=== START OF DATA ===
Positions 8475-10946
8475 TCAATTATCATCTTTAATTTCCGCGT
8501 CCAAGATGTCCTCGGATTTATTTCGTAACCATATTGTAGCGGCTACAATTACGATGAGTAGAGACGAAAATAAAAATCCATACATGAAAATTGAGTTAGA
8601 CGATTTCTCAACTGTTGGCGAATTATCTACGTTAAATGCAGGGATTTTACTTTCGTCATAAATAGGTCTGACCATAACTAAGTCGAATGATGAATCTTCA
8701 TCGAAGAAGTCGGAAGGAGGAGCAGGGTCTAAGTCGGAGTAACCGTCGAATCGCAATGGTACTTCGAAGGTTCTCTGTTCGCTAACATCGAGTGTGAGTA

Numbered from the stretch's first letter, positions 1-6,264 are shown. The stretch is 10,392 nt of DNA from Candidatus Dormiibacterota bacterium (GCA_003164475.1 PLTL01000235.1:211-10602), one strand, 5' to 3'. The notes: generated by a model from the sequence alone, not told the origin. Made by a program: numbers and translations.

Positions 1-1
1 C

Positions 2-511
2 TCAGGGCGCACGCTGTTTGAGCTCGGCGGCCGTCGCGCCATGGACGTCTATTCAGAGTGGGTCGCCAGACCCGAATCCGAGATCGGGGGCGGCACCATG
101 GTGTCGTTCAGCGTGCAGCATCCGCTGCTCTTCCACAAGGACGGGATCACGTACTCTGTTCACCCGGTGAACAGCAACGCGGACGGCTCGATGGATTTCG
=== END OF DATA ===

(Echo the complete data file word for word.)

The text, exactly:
Positions 8475-10946
8475 TCAATTATCATCTTTAATTTCCGCGT
8501 CCAAGATGTCCTCGGATTTATTTCGTAACCATATTGTAGCGGCTACAATTACGATGAGTAGAGACGAAAATAAAAATCCATACATGAAAATTGAGTTAGA
8601 CGATTTCTCAACTGTTGGCGAATTATCTACGTTAAATGCAGGGATTTTACTTTCGTCATAAATAGGTCTGACCATAACTAAGTCGAATGATGAATCTTCA
8701 TCGAAGAAGTCGGAAGGAGGAGCAGGGTCTAAGTCGGAGTAACCGTCGAATCGCAATGGTACTTCGAAGGTTCTCTGTTCGCTAACATCGAGTGTGAGTA

Numbered from the stretch's first letter, positions 1-6,264 are shown. The stretch is 10,392 nt of DNA from Candidatus Dormiibacterota bacterium (GCA_003164475.1 PLTL01000235.1:211-10602), one strand, 5' to 3'. The notes: generated by a model from the sequence alone, not told the origin. Made by a program: numbers and translations.

Positions 1-1
1 C

Positions 2-511
2 TCAGGGCGCACGCTGTTTGAGCTCGGCGGCCGTCGCGCCATGGACGTCTATTCAGAGTGGGTCGCCAGACCCGAATCCGAGATCGGGGGCGGCACCATG
101 GTGTCGTTCAGCGTGCAGCATCCGCTGCTCTTCCACAAGGACGGGATCACGTACTCTGTTCACCCGGTGAACAGCAACGCGGACGGCTCGATGGATTTCG